Friday, September 27, 2002

This presentation is part of : Studies in Cancer: Care Interventions and Communications

Care-Seeking Behaviors of African-American Women with Breast Cancer Symptoms

Karen A. Reifenstein, RN, PhD, Rochester, NY, USA

Breast cancer threatens the health of many American women. African American women have more advanced stages of breast cancer on diagnosis and lower survival rates, despite the fact that their overall incidence of breast cancer is lower than Caucasian women. Black women have lower survival rates for all disease stages. As is true in Caucasian women, overall survival rates for younger women ( i.e.,< 50 years of age) are slightly lower compared to older women. Unlike Caucasian women who saw a decline in mortality of 7.1% from 1973-1995, African American women have seen an increase in mortality (19.4%) over this time period. The disparity in the rate of breast cancer survival between black and white women is significant. The five year survival rate between 1989-1994 in African American women was 16% lower (71% compared to 87%). Because the treatment of breast cancer is more effective at an earlier stage, the survival rate of women improves when the disease is detected early. Very few studies have focused on the psychosocial variables (e.g., fear) that influence womenís actual care-seeking behaviors for a breast cancer symptom. Little attention has been given to the study of actual care-seeking behaviors and psychosocial variables utilizing a care-seeking theoretical framework with a sample of only African American women. No studies were found on the relationship between psychosocial variables and care-seeking behaviors using only African American women with a breast cancer symptom, and no prior studies were found that focused specifically on the psychosocial variables of fear, denial, utility, norm and facilitating conditions as they relate to care-seeking behaviors in either Caucasian or African American women. Lauverís theory of care-seeking guided this research.

Objective: To improve the understanding of care-seeking behaviors for African American women so that earlier intervention for breast cancer symptoms will occur.

Design: Descriptive correlational.

Population, Sample, Setting, Years: Forty-eight African American women with a self-identified breast cancer symptom participated in this study. The sample was selected from a number of primary care clinics/offices, mammography clinics, obstetric/gynecology and surgery clinics/offices, two large African American churches, a womenís outreach ministry, and informal contacts in Rochester and Buffalo, New York. Rigorous recruitment efforts occurred from 1998-2000.

Variables Studied Together: The following intervariable relationships were assessed: a) The relationship between four selected psychosocial variables (fear,denial,utility, and social norm) and care-seeking. b) The relationship between three selected facilitator variables (having an identified health provider, having affordable health care services, and having accessible health-care services and care-seeking. c) Whether utility would moderate the effect of social norm on delay in care-seeking. d) Whether utility would moderate the effect of facilitating conditions on delay in care-seeking. e) Whether denial would mediate the effect of fear on delay in care-seeking.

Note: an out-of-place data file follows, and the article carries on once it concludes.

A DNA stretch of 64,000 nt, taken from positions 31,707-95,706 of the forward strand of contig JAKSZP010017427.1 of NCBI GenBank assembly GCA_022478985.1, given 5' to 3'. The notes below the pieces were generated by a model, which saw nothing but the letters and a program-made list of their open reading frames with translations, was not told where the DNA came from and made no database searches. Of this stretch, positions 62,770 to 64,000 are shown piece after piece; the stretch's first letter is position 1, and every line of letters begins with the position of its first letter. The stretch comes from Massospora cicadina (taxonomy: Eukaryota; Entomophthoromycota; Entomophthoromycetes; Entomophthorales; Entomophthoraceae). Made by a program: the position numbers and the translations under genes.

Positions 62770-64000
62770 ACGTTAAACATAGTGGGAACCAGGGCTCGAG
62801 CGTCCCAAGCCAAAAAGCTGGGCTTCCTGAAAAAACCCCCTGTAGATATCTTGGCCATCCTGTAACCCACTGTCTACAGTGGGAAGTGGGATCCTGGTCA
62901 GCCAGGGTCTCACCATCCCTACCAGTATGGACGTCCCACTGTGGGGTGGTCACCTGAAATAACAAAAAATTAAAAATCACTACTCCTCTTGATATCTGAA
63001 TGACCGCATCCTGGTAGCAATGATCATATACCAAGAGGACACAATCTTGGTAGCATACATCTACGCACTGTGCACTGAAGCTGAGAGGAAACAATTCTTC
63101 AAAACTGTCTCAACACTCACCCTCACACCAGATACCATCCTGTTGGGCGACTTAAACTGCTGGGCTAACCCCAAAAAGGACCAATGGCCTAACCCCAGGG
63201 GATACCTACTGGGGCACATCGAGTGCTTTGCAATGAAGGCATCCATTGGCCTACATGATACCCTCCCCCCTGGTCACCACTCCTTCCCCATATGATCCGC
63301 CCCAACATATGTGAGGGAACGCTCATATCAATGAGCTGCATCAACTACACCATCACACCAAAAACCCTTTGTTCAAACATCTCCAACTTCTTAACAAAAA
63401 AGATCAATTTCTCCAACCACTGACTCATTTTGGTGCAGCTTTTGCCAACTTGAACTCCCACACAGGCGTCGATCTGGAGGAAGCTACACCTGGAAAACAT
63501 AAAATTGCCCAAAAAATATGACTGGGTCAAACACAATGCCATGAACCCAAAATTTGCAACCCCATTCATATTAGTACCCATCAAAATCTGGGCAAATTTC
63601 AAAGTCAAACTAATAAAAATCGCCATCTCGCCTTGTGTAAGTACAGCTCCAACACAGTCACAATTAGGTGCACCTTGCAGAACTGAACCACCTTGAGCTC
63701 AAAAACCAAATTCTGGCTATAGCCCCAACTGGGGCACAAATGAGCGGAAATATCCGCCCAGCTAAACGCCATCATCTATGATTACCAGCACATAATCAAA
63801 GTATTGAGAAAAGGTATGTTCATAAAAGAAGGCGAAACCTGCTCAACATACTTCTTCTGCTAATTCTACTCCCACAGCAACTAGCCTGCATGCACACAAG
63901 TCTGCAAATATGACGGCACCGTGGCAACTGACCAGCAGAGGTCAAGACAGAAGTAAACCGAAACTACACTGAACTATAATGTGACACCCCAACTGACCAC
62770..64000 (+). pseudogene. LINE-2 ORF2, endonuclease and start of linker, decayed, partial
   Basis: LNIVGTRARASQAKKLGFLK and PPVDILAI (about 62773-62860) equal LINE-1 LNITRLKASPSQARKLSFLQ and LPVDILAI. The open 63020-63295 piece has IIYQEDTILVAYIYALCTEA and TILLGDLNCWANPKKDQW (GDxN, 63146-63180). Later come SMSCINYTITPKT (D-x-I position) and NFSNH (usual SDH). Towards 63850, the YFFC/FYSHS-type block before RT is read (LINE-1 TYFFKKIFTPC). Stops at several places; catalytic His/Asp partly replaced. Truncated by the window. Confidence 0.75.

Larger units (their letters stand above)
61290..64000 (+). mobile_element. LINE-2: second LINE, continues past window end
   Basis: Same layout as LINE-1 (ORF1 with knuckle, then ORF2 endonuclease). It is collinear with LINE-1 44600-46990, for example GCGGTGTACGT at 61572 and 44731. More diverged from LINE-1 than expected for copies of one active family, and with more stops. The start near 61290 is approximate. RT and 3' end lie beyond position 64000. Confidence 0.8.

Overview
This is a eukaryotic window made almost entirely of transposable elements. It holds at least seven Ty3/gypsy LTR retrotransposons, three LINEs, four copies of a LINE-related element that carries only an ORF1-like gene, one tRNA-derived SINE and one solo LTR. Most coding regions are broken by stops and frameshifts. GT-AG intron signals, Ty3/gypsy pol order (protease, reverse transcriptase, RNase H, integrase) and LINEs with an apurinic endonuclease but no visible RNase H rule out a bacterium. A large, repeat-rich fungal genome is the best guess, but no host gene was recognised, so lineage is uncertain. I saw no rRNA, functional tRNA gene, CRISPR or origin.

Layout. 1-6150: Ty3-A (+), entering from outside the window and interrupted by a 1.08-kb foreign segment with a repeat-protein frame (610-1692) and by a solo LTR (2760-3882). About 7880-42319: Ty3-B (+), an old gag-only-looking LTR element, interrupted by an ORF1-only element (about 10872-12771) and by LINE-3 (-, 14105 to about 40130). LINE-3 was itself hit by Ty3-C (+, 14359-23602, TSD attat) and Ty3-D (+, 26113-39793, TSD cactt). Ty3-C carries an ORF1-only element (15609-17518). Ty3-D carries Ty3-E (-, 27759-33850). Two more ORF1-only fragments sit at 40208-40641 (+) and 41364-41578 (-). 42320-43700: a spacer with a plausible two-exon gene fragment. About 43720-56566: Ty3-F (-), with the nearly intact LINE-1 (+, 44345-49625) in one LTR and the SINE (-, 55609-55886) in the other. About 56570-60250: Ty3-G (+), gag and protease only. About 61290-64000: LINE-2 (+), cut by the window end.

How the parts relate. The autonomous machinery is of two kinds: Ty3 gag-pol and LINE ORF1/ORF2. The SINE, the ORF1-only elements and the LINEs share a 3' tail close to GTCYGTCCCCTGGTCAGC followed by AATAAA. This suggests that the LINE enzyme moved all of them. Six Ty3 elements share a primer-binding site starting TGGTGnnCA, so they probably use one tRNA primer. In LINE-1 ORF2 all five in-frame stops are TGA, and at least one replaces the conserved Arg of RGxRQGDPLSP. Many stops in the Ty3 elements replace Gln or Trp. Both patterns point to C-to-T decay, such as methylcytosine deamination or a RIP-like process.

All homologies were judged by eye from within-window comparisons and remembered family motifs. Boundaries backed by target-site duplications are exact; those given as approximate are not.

Methods: A retrospective review of diagnosis codes from billing encounter forms was performed to identify women who presented with a breast complaint within the last year at some primary care clinics/offices located in Western, New York. Prospective identification of women was also conducted at some of these sites as well as other health care facilities (e.g., mammography breast clinics) Participants completed six mailed questionnaires and received a stipend of $10.00. The mean age of subjects was 40, their average income was $20,000)/year, and 58% had more than a high school education. Pearson Product Moment Correlation Coefficient was used to explore relationships among variables. Separate regression analysis was used to test whether denial mediated the effect of fear on delay in care-seeking. Regresssion analysis also was used to test whether utility moderated the effect of facilitating conditions on delay in care-seeking, as well as whether utility moderated the effect of social norm on delay in care-seeking. Additional exploratory analysis with the Ways of Coping Questionnaires was conducted to shed light on the study findings.

Findings: Results revealed that only denial resulted in a significant relationship with delay in care-seeking. In addition, confrontive coping strategies, social support strategies, and problem solving strategies resulted in significant inverse relationships with delayed care-seeking.

Conclusions: Interventions that focus on these coping strategies could be helpful in enhancing early care-seeking.

Implications: Development of interventions that teach African American women these types of coping strategies may be more beneficial in getting African American women to seek care earlier once they detect a symptom.

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